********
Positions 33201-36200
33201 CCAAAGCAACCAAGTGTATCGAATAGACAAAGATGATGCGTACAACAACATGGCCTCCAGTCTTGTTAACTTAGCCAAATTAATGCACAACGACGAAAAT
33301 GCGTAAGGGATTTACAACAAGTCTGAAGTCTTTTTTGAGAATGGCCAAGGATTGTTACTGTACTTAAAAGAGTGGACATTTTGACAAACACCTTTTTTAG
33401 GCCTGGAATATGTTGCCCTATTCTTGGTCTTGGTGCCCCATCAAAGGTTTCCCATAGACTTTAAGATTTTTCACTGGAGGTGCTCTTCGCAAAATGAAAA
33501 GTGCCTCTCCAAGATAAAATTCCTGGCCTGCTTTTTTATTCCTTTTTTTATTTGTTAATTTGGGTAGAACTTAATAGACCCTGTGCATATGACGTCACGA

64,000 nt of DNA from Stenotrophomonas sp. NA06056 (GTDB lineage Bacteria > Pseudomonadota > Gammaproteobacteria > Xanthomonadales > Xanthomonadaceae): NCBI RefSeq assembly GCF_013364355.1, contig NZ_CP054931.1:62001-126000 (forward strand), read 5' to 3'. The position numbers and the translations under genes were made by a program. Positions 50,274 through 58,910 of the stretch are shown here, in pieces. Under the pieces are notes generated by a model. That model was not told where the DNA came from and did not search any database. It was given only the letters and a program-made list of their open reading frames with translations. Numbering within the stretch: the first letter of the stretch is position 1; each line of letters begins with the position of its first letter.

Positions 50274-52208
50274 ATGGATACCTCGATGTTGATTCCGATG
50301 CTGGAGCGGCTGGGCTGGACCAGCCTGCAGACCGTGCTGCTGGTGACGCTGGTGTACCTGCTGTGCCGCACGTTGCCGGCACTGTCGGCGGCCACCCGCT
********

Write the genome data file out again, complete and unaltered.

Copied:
Positions 33201-36200
33201 CCAAAGCAACCAAGTGTATCGAATAGACAAAGATGATGCGTACAACAACATGGCCTCCAGTCTTGTTAACTTAGCCAAATTAATGCACAACGACGAAAAT
33301 GCGTAAGGGATTTACAACAAGTCTGAAGTCTTTTTTGAGAATGGCCAAGGATTGTTACTGTACTTAAAAGAGTGGACATTTTGACAAACACCTTTTTTAG
33401 GCCTGGAATATGTTGCCCTATTCTTGGTCTTGGTGCCCCATCAAAGGTTTCCCATAGACTTTAAGATTTTTCACTGGAGGTGCTCTTCGCAAAATGAAAA
33501 GTGCCTCTCCAAGATAAAATTCCTGGCCTGCTTTTTTATTCCTTTTTTTATTTGTTAATTTGGGTAGAACTTAATAGACCCTGTGCATATGACGTCACGA

64,000 nt of DNA from Stenotrophomonas sp. NA06056 (GTDB lineage Bacteria > Pseudomonadota > Gammaproteobacteria > Xanthomonadales > Xanthomonadaceae): NCBI RefSeq assembly GCF_013364355.1, contig NZ_CP054931.1:62001-126000 (forward strand), read 5' to 3'. The position numbers and the translations under genes were made by a program. Positions 50,274 through 58,910 of the stretch are shown here, in pieces. Under the pieces are notes generated by a model. That model was not told where the DNA came from and did not search any database. It was given only the letters and a program-made list of their open reading frames with translations. Numbering within the stretch: the first letter of the stretch is position 1; each line of letters begins with the position of its first letter.

Positions 50274-52208
50274 ATGGATACCTCGATGTTGATTCCGATG
50301 CTGGAGCGGCTGGGCTGGACCAGCCTGCAGACCGTGCTGCTGGTGACGCTGGTGTACCTGCTGTGCCGCACGTTGCCGGCACTGTCGGCGGCCACCCGCT